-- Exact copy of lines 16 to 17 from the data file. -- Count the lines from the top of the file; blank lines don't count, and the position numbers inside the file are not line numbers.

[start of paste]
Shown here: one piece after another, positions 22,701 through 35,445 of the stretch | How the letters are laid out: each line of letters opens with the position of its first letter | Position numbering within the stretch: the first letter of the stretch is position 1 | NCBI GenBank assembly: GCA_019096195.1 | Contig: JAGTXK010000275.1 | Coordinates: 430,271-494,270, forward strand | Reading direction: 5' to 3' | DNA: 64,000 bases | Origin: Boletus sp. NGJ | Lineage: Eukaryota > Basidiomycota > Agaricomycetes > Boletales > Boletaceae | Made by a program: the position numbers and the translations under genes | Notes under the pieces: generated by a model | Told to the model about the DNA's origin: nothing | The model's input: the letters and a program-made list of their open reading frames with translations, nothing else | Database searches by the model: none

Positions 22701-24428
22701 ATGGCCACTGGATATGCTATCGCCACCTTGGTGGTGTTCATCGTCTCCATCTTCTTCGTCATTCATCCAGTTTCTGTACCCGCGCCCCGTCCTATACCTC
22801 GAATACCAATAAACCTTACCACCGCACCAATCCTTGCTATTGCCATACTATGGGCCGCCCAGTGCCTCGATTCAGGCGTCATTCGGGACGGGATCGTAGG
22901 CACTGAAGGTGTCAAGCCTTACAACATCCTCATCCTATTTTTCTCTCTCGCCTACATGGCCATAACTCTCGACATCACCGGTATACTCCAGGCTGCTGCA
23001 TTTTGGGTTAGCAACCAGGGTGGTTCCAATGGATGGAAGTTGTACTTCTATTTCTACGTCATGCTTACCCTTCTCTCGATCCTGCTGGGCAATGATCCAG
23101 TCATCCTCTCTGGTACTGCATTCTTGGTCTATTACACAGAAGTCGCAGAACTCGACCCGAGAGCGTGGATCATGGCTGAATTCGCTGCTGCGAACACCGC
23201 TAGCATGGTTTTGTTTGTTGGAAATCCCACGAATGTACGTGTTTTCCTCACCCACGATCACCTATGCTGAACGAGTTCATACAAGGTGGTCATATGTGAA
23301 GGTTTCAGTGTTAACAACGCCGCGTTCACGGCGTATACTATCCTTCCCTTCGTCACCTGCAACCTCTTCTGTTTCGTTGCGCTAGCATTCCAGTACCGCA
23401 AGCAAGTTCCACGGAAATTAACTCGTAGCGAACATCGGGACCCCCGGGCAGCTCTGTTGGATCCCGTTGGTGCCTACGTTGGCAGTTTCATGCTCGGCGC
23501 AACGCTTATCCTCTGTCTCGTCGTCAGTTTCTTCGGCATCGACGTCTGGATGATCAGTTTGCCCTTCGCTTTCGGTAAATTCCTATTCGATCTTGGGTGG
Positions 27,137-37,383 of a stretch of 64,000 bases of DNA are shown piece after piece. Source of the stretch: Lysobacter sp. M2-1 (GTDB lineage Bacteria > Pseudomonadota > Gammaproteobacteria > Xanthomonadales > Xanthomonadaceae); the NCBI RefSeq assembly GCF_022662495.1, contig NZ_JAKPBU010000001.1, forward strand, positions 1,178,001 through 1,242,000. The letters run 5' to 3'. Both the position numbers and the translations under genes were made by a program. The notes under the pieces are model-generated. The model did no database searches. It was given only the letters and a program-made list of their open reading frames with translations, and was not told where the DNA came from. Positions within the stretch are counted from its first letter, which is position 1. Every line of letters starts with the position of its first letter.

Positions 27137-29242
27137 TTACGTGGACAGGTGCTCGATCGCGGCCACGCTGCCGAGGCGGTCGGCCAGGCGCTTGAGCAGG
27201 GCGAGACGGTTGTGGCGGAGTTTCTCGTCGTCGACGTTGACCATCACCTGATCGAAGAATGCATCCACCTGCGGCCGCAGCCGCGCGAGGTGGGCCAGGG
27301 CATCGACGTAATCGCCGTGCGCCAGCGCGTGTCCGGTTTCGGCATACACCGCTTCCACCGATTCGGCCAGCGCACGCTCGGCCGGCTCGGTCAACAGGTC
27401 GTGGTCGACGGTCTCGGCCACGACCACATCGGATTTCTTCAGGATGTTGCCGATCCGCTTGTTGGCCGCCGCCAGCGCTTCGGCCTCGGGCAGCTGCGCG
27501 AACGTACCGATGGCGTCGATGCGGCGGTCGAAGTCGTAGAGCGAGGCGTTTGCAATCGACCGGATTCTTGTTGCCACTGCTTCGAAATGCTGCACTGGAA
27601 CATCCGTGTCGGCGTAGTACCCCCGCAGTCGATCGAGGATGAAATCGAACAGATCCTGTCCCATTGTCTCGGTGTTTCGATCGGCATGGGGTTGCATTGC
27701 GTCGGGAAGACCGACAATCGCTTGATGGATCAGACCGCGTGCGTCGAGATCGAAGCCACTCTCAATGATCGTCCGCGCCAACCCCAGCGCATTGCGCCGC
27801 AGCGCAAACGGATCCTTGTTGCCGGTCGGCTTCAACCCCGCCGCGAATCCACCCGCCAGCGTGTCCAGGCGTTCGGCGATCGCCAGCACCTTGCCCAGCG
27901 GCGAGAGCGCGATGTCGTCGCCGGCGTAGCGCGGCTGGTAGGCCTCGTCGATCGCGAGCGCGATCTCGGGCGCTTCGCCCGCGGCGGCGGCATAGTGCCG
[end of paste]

27301 CATCGACGTAATCGCCGTGCGCCAGCGCGTGTCCGGTTTCGGCATACACCGCTTCCACCGATTCGGCCAGCGCACGCTCGGCCGGCTCGGTCAACAGGTC
27401 GTGGTCGACGGTCTCGGCCACGACCACATCGGATTTCTTCAGGATGTTGCCGATCCGCTTGTTGGCCGCCGCCAGCGCTTCGGCCTCGGGCAGCTGCGCG